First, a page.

Glass windows magnify heat, and as the days become longer the sun gets closer to the planet in your region. You need to move your plants away from the windows.This will ensure they will not get sunburned and overheated.

Indoor Plant Care

If you are going away for more than a day, don’t overlook the care of your indoor plants. It is best to set your thermostat at 70 – 75 to avoid unexpected or a dreadful outcome of a sudden rise in temperature. A sudden change in temperature can adversely affect plants indoors or outdoors.

Helpful Summer Care Tips

We have hit the century mark. Summer is here and the season is changing. It is important that you are aware of how the heat affects your plants. Here are some helpful tips that I use to keep my plants happy.

  • Indoor Plants need more water during the growing seasons, spring and summer. In air-conditioned spaces, you may need less water.
  • Keep your plants away for air-condition vents. Cold dry air blowing constantly is not good for the plant. Though, swamp coolers provide humidity.
  • Just like people, plants get sunburned. If you clean the plants or repot them outdoors, make sure you do it during cool periods of the day or in the shade.
  • Glass windows magnify heat. Don't forget to move your plants away from the windows.
  • Cut some of your plants' branches or vines back to promote branching out in multiples. Then, they can stay bushy in the ensuing seasons.
  • If you are going away for more than a day, avoid a starting outcome of sudden change in temperature. Set your thermostat at 70 to 75 degrees Fahrenheit.

Healthy Growth

With the above information in mind, you can enjoy having the best indoor plants with the treasures of healthy growth. You can even cut back some of your plants’ branches or vines. That way, they will stay bushy in the remaining seasons.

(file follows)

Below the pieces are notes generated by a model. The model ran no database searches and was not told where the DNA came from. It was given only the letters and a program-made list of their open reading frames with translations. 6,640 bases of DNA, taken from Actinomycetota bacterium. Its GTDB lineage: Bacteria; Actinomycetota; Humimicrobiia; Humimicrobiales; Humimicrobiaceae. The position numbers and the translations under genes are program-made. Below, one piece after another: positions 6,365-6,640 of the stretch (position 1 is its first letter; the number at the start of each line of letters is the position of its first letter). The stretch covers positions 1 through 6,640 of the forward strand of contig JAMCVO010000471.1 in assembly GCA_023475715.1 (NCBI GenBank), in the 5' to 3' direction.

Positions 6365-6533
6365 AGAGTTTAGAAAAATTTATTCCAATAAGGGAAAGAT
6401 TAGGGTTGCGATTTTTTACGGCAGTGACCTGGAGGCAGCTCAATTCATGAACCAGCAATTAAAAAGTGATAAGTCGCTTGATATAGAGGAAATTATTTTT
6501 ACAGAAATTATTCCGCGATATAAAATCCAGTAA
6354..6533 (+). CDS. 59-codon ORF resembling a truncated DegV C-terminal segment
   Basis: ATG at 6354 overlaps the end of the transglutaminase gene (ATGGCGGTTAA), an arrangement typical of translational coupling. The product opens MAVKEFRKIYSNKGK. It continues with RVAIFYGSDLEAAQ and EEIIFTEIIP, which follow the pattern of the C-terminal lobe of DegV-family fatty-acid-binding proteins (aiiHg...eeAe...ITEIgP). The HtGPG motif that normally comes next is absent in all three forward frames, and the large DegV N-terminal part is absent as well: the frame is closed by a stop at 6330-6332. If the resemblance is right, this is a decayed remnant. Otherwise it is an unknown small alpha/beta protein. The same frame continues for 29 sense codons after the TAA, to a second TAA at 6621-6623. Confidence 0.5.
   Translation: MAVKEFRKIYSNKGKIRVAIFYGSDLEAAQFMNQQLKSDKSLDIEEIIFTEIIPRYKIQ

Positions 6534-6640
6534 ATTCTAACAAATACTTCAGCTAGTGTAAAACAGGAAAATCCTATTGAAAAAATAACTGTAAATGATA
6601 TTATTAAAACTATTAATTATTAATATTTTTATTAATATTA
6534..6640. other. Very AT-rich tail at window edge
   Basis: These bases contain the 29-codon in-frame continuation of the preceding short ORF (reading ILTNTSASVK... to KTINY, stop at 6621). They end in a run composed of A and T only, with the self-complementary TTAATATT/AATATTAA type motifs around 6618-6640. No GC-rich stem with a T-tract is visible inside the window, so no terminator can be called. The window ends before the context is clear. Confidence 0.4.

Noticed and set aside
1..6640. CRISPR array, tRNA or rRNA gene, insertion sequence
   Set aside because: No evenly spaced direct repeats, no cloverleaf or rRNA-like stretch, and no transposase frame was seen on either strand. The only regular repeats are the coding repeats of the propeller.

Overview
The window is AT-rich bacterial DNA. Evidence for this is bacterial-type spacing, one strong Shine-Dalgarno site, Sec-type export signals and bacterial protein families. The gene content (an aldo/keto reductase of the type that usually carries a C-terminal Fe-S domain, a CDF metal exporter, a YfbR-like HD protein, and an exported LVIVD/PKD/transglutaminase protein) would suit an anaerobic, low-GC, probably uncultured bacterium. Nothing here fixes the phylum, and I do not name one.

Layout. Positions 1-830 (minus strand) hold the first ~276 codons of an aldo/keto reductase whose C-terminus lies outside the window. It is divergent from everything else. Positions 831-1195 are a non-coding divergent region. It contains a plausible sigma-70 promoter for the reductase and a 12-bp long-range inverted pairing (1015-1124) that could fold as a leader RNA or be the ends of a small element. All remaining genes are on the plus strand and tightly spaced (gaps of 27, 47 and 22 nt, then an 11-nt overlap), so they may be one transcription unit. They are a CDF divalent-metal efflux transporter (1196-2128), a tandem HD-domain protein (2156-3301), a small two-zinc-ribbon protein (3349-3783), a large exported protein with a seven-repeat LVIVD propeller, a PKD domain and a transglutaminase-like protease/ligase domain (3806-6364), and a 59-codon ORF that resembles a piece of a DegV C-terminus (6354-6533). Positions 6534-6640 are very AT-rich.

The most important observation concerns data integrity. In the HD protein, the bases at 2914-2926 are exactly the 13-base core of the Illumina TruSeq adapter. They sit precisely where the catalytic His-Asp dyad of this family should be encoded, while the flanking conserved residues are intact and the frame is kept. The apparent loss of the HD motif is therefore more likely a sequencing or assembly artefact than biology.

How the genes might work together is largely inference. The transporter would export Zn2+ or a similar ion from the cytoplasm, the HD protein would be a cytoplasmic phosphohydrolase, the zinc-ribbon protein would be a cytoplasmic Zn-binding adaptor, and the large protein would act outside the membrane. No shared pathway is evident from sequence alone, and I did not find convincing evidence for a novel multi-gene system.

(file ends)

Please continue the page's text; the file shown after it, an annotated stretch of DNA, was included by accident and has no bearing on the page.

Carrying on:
Questions & Answers

  • My family and I are going on vacation for a week. It gets pretty hot in central California. I would like to leave the A/C off. Will leaving the A/C off harm my Kentia Palm?

    Kentia palms make great houseplants. They are majestic and add beauty to any home. From your question, it sounds like your palm is used to having the A/C on in your home. I would maintain that while on your week vacation. You can set the temperature about 3 - 5 degrees warmer than what is usual for your home. If you normally keep your home at 77 - 79 degrees then set your thermostat to 80 - 84 degrees. I would invest in a self-watering system, but start the self-watering system a week or two before you leave to make sure the plant is acclimated to the new watering system.

© 2018 Kenna McHugh

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    • aziza786 profile image

      Zia Uddin 

      2 weeks ago from Birmingham

      KM - We have aloe vera plants, the mint plant (mentha), lavender and also the Naga chilly plant if you're familiar with it.

    • Kenna McHugh profile imageAUTHOR

      Kenna McHugh 

      2 weeks ago from Northern California

      Zia, Thank you for the encouraging comments. I am sure your plants have forgiven you. : ) You're welcome. I am happy to help. Though, I am curious as to what kind of indoor plants you have in your home.

    • aziza786 profile image

      Zia Uddin 

      2 weeks ago from Birmingham

      Love this hub, will come in handy for me. I guess i owe my plants an apology for leaving it next to the window where the sun shines through the most. Thanks again.